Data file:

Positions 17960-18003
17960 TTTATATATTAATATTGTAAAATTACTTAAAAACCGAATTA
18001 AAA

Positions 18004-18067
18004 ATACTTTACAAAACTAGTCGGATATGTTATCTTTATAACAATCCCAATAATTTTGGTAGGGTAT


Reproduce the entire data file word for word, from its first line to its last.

Positions 17960-18003
17960 TTTATATATTAATATTGTAAAATTACTTAAAAACCGAATTA
18001 AAA

Positions 18004-18067
18004 ATACTTTACAAAACTAGTCGGATATGTTATCTTTATAACAATCCCAATAATTTTGGTAGGGTAT